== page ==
We Can Just Write a Script, Right?

Fair question. Now, one (maybe two) for you.

  1. Can you write?

1a. If not, can you get a stenographer?

If you answered yes to either, then you can write a script!

And you probably knew you could. Scripting is, in many ways, the easiest part of the video production process. It doesn’t require art skills. It doesn’t require design knowledge. And, thanks to whatever fancy device you’re using now, it doesn’t even require a writing utensil. With basic literacy and subject matter competence, anyone can write a script. A good one, even!

It’s just too bad your audience won’t read it.

It’s a script; they’ll hear it. So it has to sound good. But since a great VO delivery can do that — even for a mediocre script — the real key is writing a script that looks good.

How can a script look good? By being a video script. By matching its tone with the graphics’ style. By sharing the stage with the visuals rather than being a showoff-y, know-it-all, say-it-all lexical diva.

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Because when the script and images are speaking together (a classic example is to have the voiceover say, “This,” while the visuals show a specific thing/concept), your audience is paying more attention.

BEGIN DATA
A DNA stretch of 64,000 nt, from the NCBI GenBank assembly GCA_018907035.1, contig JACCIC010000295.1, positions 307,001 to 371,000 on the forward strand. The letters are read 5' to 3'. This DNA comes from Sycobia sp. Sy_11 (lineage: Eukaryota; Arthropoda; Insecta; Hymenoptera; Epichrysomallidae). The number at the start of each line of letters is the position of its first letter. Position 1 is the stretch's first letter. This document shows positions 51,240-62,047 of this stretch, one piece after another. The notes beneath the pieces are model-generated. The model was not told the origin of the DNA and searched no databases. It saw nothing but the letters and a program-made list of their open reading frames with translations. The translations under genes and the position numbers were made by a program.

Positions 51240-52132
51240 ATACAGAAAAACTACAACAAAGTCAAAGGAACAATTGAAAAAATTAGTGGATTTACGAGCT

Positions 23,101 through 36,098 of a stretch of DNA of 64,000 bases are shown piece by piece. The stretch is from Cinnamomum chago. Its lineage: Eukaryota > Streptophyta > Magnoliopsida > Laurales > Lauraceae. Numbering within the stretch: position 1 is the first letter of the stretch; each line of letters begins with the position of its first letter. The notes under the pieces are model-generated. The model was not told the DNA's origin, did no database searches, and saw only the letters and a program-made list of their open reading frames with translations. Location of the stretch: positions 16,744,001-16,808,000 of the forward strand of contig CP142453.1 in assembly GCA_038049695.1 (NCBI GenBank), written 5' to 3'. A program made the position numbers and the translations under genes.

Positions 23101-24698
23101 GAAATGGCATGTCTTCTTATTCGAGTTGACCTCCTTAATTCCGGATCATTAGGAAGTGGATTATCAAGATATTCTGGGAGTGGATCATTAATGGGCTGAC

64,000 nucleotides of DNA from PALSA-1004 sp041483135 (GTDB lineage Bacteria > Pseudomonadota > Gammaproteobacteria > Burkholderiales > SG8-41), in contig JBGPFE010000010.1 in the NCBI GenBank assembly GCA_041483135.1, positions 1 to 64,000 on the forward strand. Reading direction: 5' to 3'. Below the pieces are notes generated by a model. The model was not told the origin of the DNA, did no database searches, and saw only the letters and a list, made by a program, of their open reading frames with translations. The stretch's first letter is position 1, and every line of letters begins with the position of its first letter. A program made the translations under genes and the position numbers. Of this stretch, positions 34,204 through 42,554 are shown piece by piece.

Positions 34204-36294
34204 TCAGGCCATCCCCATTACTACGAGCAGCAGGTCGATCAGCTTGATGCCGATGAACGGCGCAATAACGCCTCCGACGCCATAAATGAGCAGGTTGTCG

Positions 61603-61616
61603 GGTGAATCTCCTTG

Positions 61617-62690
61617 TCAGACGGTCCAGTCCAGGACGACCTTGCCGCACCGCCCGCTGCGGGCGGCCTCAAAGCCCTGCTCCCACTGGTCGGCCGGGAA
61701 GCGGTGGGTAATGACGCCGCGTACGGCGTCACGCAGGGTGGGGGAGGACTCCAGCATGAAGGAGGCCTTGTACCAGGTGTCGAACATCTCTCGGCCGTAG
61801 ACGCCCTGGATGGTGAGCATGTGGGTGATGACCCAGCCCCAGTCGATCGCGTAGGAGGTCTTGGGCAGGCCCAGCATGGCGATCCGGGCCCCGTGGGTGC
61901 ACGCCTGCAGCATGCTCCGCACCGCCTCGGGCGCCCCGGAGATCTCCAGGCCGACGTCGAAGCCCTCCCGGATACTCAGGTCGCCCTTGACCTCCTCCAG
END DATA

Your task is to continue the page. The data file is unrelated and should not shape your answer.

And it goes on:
They’re perceiving your message in multiple ways. They’re creating more neural connections and imprints. They’re not just hearing you; they’re not just seeing you; they’re getting you.

The tough part: writing a good script is very different from writing a script that looks good. The latter does require art skills. It does require design knowledge. It might even require a writing (or — gasp! — drawing) utensil.

Above all, it requires experience and collaboration. Maybe between a scriptwriter (like me) and a design lead (like the one who drew that purrrty thing up above). Or between your content expertise and our storytelling expertise. Or even between your legal department and our style department.

 So, yes, you can just write a script. And it’ll probably be good. But that doesn’t mean it’ll look good. Don’t hold back from putting pen to paper (or fingers to keys, or voice to Siri, or...), but don’t forget that there’s more to it than words.

Written by Chris Molnar, Story lead.